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Incidence and natural history of hen's egg allergy in the first 2 years of life-the EuroPrevall birth cohort study

Incidence and natural history of hen's egg allergy in the first 2 years of life-the EuroPrevall birth cohort study
Incidence and natural history of hen's egg allergy in the first 2 years of life-the EuroPrevall birth cohort study
BACKGROUND: Parents and health staff perceive hen's egg allergy (HEA) as a common food allergy in early childhood, but the true incidence is unclear because population-based studies with gold-standard diagnostic criteria are lacking.

OBJECTIVE: To establish the incidence and course of challenge-confirmed HEA in children, from birth until the age of 24 months, in different European regions.

METHODS: In the EuroPrevall birth cohort study, children with a suspected HEA and their age-matched controls were evaluated in 9 countries, using a standardized protocol including measurement of HE-specific immunoglobulin E-antibodies in serum, skin prick tests, and double-blind, placebo-controlled food challenges (DBPCFC).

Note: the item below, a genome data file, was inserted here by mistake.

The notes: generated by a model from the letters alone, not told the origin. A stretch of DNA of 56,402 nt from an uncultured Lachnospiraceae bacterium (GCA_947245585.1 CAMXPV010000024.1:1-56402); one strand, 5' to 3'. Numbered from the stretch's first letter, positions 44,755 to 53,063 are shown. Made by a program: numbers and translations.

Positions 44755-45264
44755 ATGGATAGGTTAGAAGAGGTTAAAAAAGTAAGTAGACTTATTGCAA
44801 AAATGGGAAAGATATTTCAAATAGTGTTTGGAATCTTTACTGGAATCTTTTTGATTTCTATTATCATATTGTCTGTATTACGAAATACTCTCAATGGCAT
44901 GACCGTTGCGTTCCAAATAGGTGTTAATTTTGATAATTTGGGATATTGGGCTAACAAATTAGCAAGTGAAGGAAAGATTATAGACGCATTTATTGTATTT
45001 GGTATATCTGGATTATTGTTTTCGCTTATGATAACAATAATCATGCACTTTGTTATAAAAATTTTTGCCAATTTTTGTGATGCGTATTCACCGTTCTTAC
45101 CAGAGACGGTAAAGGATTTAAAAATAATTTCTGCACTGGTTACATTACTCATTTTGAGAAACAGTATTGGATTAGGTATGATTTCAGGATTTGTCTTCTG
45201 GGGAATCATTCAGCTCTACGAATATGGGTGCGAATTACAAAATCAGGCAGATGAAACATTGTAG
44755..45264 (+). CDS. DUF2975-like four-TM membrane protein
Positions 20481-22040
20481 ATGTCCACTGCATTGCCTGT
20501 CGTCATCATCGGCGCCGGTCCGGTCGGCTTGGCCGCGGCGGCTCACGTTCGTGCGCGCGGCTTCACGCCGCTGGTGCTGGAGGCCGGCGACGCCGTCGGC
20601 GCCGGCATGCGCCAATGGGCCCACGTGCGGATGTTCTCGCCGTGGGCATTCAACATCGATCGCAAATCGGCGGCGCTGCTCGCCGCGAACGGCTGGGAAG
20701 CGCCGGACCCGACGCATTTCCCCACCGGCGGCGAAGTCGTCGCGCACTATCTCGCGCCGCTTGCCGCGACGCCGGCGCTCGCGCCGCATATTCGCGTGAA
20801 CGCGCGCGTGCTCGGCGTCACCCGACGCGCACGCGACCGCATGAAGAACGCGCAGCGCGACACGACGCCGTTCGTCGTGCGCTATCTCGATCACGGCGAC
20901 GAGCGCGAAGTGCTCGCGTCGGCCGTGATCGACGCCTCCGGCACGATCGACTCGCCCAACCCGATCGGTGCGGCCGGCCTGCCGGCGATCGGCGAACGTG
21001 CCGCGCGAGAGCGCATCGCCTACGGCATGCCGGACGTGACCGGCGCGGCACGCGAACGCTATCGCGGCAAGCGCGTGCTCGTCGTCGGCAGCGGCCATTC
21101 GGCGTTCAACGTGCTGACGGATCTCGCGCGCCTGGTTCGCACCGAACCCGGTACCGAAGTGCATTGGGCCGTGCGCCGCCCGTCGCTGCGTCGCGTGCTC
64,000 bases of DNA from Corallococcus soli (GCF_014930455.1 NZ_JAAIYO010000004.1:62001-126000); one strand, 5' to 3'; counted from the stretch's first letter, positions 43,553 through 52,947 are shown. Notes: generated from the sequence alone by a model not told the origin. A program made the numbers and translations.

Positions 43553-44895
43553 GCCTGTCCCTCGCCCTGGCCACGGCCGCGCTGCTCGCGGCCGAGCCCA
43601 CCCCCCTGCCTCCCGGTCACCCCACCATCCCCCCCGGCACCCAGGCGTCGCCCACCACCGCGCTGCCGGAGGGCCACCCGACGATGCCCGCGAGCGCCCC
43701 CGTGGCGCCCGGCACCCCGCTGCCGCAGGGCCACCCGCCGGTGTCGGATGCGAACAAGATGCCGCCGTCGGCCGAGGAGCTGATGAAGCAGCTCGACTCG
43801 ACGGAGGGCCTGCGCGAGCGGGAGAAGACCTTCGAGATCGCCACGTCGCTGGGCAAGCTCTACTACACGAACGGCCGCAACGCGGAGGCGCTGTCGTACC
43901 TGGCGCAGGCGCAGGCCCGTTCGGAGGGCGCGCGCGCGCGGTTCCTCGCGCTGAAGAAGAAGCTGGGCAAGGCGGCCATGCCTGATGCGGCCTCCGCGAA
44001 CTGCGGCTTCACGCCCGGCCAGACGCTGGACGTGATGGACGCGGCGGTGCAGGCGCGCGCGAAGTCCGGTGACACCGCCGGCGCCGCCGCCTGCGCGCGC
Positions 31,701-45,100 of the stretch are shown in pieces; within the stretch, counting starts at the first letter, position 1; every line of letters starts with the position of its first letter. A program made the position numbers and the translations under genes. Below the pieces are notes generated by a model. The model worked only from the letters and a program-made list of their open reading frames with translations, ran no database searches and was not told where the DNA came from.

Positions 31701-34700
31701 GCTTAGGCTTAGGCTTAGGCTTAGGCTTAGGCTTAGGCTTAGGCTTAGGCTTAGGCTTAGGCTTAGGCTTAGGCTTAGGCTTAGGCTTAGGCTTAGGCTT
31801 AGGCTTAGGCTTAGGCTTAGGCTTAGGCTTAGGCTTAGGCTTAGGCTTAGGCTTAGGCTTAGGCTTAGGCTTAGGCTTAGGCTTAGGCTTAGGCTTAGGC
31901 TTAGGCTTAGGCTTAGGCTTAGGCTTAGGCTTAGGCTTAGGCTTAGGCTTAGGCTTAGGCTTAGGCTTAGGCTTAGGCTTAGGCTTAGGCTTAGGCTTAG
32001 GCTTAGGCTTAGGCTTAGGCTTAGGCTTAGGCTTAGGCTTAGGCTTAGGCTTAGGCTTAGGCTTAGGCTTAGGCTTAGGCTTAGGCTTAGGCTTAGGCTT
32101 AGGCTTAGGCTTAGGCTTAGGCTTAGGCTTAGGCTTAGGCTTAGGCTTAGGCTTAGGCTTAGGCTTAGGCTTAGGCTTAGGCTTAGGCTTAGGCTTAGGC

RESULTS: Across Europe, 12 049 newborns were enrolled, and 9336 (77.5%) were followed up to 2 years of age. In 298 children, HEA was suspected and DBPCFC was offered. HEA by age two was confirmed in 86 of 172 challenged children (mean raw incidence 0.84%, 95% confidence interval (95% CI) 0.67-1.03). Adjusted mean incidence of HEA was 1.23% (95% CI 0.98-1.51) considering possible cases among eligible children who were not challenged. Centre-specific incidence ranged from United Kingdom (2.18%, 95% CI 1.27-3.47) to Greece (0.07%). Half of the HE-allergic children became tolerant to HE within 1 year after the initial diagnosis.

CONCLUSIONS: The largest multinational European birth cohort study on food allergy with gold-standard diagnostic methods showed that the mean adjusted incidence of HEA was considerably lower than previously documented, although differences in incidence rates among countries were noted. Half of the children with documented HEA gained tolerance within 1 year postdiagnosis.
children, egg allergy, epidemiology
0105-4538
350-357
Xepapadaki, P.
70aee30c-cf02-40a8-9773-5e13bc3dad43
Fiocchi, A.
611be05e-a0de-4e2d-b4d2-b762c35c8551
Grabenhenrich, L.
c0078333-0505-4c5c-9cec-9cccca6207d3
Roberts, G.
ea00db4e-84e7-4b39-8273-9b71dbd7e2f3
Grimshaw, K.E.C.
766b6cf0-347a-447d-aeab-f07366f8ce28
Fiandor, A.
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Larco, J.I.
446dfbe8-4315-477f-8f4b-6f87f132f540
Sigurdardottir, S.
a291829f-e7fd-4e33-b36a-db18c7a92a5a
Clausen, M.
cc2c5328-d0a9-4a65-a51a-cb22c1a5e371